How Long Does Conveyancing Take with No Chain?
25 October 2018
On average Conveyancing takes around 12 weeks, but this can be much shorter, with some transactions completing in as little as 4 weeks. On the other hand, it could also take much longer, being delayed by matters outside of your control. The smaller the chain, the less likelihood there will be of delays, so keeping the chain to a minimum could help your chances of a quick transaction.
However, it's important to bear in mind that even without a chain there are still a number of factors that can cause delays. Therefore it's impossible to ever say for certain how long Conveyancing will take with no chain.
What Are the Most Common Causes of Delay in Conveyancing?
Buying or selling a property is a complicated legal process, and as such there are a number of potential delays in Conveyancing. In brief, these could include:
- An issue with the property title (such as missing deeds on an unregistered property)
- Additional information required about a leasehold property
- Issues with the buyer's mortgage (caused, for example, by a change in circumstances, an unexpected valuation or incorrect information being provided to the lender)
- A cash buyer who has to wait for funds to be released from an investment
- Buying or selling a shared ownership property (there are additional rules and regulations around selling or buying a shared ownership property)
- Your seller buying a new build property that is not yet ready
- A probate sale where the Personal Representative has not yet obtained a Grant of Probate / Grant of Letters of Administration
- Property searches (some local authorities will respond quicker to searches than others)
- Building survey revealing a problem with the property
How Can a Chain Delay Property Transactions?
When people refer to a chain in Conveyancing, they are referring to a chain of transactions, where there are multiple people buying and selling properties and each person's purchase relies on their sale.
For example, Tom is a first time buyer and he is buying a flat from Sophie. Sophie is using the money from the sale of her flat to buy a 2 bed house from Mark. Mark is using the money from the sale of this house to buy another house from Judy. Judy is moving in with her family, so isn't buying a new home.
In this example, there are 4 people in the chain. There is no chain below Tom as he does not need to sell a property in order to complete on his purchase, so Tom is at the bottom of the chain. Sophie is using the proceeds of her sale to Tom in order to complete on her purchase – she is the first link. Mark is the second link – he is using the proceeds of his sale to Sophie in order to complete on his purchase from Judy. Judy is not buying anywhere so the chain ends with her.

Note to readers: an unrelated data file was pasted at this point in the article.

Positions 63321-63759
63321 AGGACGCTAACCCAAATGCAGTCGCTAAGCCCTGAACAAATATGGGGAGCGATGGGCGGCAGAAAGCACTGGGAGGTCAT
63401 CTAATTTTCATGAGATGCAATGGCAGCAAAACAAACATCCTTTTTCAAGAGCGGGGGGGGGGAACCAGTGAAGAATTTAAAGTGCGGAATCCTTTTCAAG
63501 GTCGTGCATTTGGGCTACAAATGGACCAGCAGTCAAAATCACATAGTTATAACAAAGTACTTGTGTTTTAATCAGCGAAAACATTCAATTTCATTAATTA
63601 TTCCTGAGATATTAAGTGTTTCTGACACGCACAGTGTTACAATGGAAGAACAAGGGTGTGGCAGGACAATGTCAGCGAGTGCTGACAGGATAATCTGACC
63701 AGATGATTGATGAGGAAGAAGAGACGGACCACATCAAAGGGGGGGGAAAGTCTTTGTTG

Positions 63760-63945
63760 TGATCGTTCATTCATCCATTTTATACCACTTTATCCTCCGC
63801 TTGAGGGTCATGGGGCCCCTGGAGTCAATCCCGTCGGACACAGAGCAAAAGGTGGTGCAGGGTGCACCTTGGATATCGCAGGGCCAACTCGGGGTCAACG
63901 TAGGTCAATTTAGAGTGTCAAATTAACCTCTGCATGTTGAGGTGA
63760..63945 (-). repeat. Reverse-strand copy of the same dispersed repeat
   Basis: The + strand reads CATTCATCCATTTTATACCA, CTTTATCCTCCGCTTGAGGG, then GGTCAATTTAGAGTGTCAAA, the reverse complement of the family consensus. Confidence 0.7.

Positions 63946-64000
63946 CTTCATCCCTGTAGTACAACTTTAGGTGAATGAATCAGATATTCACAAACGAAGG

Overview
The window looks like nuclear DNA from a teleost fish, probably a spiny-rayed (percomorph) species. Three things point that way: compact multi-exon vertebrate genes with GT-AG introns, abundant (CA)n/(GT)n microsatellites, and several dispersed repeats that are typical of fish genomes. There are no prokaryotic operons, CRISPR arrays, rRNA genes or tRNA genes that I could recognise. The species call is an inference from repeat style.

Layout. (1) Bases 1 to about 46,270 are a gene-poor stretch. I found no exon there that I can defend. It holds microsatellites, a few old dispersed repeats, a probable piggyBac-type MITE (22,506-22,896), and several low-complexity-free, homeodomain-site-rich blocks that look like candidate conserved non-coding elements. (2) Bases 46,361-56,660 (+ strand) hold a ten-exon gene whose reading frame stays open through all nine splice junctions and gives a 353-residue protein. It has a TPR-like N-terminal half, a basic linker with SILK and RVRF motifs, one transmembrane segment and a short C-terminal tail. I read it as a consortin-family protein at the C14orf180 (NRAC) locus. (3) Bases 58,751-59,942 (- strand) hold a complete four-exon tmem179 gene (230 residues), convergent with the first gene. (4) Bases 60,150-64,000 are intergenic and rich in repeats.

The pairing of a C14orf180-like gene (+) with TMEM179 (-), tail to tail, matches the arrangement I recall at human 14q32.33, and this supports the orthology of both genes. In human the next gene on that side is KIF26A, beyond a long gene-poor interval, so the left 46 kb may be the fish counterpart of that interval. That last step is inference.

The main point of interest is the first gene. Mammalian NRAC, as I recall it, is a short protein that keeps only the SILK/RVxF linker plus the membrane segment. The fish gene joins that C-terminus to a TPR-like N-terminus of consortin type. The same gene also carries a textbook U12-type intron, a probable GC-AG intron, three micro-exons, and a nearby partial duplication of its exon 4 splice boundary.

Because there are so many transactions that are all reliant on one another, there is a much greater risk that one of the common delays mentioned above will hold things up. If Tom has a problem with his mortgage offer and has to pull out of the purchase, for example, then this will have a knock on effect on the rest of the chain. Sophie will not be able to complete on her purchase from Mark until she has found a new buyer, which could take months. In turn, Mark won't be able to complete on his purchase from Judy.
On the other side of the coin, Judy's plans could change and she could decide that she no longer wants to sell her home, so she pulls out of the sale. It's unlikely that Mark will want to commit to the sale of his house until he has found somewhere new to live. This then puts Sophie in the same position and she will be faced with the decision of whether to wait for Mark to find a new house or to pull out of the purchase and find a new house herself. Ultimately, Tom could be faced with long delays even though he is a first time buyer, because there is a long chain above him.
Minimising Delays with No Chain
So, as this example demonstrates, keeping the length of the chain to a minimum will minimise the risk of unexpected delays, but it won't eliminate these risks all together. Even if you are a first time buyer and your seller isn't buying another property, or even if you are selling a property without buying a new one, there are still a huge number of potential delays.
For example, the searches could uncover something that needs further investigation, or the building survey could flag up something unexpected. Alternatively, your seller or buyer could simply have a relaxed approach to completing and returning their paperwork.
You're also reliant on your Conveyancer, the other person's Conveyancer and the estate agents all communicating with each other and pushing the transaction forward.
Whatever situation you find yourself in and whether you are buying or selling, it is always sensible to agree a target completion date with the other parties that you can all work towards. You must remember though that a target date is not set in stone until exchange of contracts has taken place.